May 31, 2007

Abdel Badie















The Gezira Art center is currently displaying Abdel Badie sculptures.
Abdel Badie Abdel Hay was found killed in his atelier in Old Cairo quarter on July 5th 2004 at the age of 88. He had been killed by two youngsters under influence who thought that they would find no resistance in such an old man and a lot of money in such a well known artist home. That was the fate of the boy who was born in 1916 in a village of Minieh.



Abdel Badie started working as a cook in the early 30's in Malawi. His talent as a sculptor appeared later when he tried to join the Egyptian Royal army he was beaten by the British officer in charge after he complained about his being turned down. In a moment of rage he found his path, while playing with a bone doing his first sculpture "Private Abdel Badie" where he portrayed himself beating the offending officer.
He only stopped sculpting when he lost most of his eyesight in the 90's.



In the early 40's he was drawn to the attention of fellow Miniawi Hoda Shaarawi (incidentally nominated as one of the 30 most influential women of the last millenium), who sensing a great talent decided to take him as a cook in her house in Cairo.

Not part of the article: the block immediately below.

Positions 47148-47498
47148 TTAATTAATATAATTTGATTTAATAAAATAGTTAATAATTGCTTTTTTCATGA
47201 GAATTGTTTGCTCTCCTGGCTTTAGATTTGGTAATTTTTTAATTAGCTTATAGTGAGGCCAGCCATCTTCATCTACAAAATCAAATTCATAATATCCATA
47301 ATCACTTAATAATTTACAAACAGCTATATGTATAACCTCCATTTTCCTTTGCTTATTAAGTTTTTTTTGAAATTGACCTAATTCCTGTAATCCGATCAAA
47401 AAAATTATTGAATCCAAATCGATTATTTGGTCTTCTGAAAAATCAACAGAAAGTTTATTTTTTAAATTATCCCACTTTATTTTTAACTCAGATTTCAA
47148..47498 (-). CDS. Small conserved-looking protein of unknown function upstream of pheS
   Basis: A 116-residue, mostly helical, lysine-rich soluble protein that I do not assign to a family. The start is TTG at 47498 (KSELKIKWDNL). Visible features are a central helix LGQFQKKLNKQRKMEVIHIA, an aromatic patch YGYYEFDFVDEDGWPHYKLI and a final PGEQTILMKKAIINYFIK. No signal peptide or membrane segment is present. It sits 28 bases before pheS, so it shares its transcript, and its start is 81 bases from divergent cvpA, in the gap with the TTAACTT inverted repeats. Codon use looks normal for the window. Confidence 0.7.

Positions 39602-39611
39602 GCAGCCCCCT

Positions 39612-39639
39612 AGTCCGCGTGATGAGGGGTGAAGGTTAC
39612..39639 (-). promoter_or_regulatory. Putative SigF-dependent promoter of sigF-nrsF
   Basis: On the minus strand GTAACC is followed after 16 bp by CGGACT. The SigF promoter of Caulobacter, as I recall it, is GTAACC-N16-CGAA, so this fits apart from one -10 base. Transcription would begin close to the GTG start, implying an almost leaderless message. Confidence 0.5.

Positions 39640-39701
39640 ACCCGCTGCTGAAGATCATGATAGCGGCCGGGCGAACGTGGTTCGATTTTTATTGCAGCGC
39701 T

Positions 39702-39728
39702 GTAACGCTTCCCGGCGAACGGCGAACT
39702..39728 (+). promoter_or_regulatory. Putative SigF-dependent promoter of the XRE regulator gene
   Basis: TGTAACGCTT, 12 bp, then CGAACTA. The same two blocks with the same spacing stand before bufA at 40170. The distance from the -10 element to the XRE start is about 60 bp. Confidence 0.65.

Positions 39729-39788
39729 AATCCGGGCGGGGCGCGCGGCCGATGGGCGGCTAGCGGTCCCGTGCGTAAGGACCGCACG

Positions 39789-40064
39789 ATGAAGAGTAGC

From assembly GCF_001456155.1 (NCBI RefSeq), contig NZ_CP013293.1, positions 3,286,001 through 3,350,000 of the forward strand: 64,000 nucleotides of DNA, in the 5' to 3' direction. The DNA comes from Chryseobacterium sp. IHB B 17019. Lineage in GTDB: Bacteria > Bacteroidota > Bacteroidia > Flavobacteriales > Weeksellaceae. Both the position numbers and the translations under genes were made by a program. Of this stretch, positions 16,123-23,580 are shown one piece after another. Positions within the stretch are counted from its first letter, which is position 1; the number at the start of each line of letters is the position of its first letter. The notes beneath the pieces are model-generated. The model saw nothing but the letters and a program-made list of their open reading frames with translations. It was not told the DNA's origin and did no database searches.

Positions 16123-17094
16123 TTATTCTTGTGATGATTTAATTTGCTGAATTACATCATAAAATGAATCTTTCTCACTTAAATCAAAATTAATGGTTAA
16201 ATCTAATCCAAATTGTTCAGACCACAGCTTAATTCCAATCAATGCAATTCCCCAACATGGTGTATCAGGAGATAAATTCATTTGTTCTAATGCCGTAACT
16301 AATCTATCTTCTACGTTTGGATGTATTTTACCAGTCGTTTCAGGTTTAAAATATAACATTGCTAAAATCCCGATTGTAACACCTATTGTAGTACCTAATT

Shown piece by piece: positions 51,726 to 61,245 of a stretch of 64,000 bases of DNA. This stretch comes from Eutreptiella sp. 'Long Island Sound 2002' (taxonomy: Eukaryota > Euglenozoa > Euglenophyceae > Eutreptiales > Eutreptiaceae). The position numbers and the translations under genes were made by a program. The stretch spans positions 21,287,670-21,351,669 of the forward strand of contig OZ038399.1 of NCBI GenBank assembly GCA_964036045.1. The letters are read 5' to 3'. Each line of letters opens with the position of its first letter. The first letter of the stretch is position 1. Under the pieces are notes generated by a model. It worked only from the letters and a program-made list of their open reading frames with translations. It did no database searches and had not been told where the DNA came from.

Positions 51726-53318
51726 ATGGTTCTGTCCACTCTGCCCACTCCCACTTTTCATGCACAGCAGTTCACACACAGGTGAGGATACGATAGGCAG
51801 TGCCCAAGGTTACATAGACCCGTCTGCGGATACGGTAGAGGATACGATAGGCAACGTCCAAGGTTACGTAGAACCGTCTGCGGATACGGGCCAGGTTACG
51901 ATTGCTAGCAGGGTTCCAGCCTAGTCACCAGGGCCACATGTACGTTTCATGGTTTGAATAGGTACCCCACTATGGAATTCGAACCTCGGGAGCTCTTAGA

While in Cairo nearer to the capital's lights, he started exhibiting in sculpting competitions, being often chosen by the different juries as a winner.
At the death of his benefactor, he opted to go for a couple of years to learn sculpting from the Pharaonic masters in Luxor instead of the Academie in Paris.







When he came back to Cairo, he started executing statues for other artists.
1956 was a bad year, for in spite receiving the honorary prize for the Afro-Asian exhibition, he was incapacitated in a work accident, leading him into a different approach to sculpture , turning to the less exhausting reliefs on Gypsum boards that consist of his series called "the complaints".
In 1973, he was granted the medal of Science and Art by Anwar El Sadat.





May 26, 2007

The Force